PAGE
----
- Published on 17 January 2015
- Written by New Zim
NEW Manicaland provincial affairs minister, Mandi Chimene, was talking tough on Friday as she addressed companies digging up the reputed diamond riches in the province's Marange district.
"Mind your language and take care of your politics," Chimene told company executives who attended the meeting.
In case that was not clear enough, she added: "If you recruit people from the opposition we are at crossroads.
"....but if you employ youths from Zanu PF I will give you credit because I am employed by the same party. If you make your companies safe haven for the opposition, be warned."
The meeting was attended by executives from Mbada Diamonds, Kusena, DMC, Marange Resources, the Russian-owned DTZ-OZGEO and officials from the Ministry of Mines and Mining Development.
Most of the companies operating in Marange are 50-50 joint ventures between private companies and the government through the State-run Zimbabwe Mining Development Corporation (ZMDC).
Although former mines minister Obert Mpofu famously boasted that Zimbabwe would no longer beg the world for help after the Marange gem discovery, the country has little to show for the diamond wealth and most of the population struggle with abject poverty.
Mpofu claimed that Zimbabwe would earn at least US$2 billion annually from Marange but the government has perpetually struggled for money since and now resorts to taxing street vendors in order to pay its workers.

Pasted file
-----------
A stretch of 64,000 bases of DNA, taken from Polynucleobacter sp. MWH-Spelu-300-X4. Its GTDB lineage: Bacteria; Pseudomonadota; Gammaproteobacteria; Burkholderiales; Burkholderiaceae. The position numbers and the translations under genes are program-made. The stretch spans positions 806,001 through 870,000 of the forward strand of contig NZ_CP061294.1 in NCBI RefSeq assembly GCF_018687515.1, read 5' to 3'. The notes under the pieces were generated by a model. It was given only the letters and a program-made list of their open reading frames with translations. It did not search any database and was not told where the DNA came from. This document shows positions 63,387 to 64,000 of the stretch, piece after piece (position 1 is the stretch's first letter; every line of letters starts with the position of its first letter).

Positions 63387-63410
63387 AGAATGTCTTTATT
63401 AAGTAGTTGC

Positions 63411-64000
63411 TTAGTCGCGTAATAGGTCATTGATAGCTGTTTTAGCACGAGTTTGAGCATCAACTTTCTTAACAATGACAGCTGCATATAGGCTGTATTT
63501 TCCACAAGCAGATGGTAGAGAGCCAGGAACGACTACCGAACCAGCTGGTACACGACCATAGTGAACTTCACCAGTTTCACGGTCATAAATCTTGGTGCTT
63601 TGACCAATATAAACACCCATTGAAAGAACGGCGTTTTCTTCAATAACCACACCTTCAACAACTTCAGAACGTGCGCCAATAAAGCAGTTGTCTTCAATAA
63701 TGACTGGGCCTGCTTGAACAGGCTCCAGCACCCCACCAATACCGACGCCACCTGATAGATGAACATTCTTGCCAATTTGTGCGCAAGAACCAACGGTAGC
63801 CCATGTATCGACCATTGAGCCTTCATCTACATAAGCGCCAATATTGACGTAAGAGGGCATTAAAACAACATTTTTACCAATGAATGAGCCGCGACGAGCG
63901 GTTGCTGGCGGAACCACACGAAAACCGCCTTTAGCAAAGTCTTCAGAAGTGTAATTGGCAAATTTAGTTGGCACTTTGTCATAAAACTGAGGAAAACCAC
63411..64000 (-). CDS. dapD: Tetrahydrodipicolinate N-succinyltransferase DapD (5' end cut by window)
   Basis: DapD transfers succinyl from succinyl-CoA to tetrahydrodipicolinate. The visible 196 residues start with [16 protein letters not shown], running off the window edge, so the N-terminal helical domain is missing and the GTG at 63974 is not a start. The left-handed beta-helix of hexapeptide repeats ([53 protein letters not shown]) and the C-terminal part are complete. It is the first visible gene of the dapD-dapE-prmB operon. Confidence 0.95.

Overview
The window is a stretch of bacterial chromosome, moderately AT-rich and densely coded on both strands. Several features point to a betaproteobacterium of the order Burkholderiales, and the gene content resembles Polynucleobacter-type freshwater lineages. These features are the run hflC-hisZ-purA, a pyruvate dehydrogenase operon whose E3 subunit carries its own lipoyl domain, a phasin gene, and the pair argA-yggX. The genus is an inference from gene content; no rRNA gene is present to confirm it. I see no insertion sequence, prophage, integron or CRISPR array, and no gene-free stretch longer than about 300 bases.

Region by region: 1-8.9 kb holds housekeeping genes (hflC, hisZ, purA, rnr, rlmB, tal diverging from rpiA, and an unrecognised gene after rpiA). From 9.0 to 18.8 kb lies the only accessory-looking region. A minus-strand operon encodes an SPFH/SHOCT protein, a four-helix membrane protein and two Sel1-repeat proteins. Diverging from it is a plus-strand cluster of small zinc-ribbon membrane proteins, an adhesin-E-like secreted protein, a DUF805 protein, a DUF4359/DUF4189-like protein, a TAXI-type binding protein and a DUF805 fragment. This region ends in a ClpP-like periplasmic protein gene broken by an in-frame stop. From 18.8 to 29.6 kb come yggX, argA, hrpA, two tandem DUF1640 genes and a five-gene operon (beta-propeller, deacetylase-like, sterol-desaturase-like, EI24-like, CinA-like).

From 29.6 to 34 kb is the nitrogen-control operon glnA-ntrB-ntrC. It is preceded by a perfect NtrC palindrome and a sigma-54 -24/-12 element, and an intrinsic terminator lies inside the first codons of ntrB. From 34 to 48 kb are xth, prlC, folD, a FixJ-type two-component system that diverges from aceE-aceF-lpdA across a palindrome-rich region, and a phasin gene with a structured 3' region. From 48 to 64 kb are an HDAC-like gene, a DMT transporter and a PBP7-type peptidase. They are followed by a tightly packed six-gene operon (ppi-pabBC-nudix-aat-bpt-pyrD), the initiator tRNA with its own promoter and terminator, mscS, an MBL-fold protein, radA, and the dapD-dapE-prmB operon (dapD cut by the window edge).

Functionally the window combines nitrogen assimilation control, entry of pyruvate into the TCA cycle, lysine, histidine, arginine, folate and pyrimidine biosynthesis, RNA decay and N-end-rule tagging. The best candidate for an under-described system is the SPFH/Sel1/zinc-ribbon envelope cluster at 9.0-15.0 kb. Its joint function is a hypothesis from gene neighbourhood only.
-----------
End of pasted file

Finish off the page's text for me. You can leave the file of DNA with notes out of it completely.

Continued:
While he was finance minister in the coalition government, opposition leader Tendai Biti said what little revenue was generated at Marange had been diverted from treasury to fund Zanu PF activities.
Meanwhile, Chimene ordered the diamond companies pay up their contributions to the $50 million Zimunya-Marange Community Share Ownership Trust (ZMCSOT) or face consequences she did not specify.
"I am giving you one and half months to pay the full amount to the trust. This is not negotiable. The communities should get their share. If you can`t pay the full amount please come to my office for a payment plan," said Chimene.
The minister said if the companies could not pay in cash they could always remit 10 percent of their gems after sorting to her office.
She would then find alternative markets to sell the diamonds and hand the proceeds over to local communities.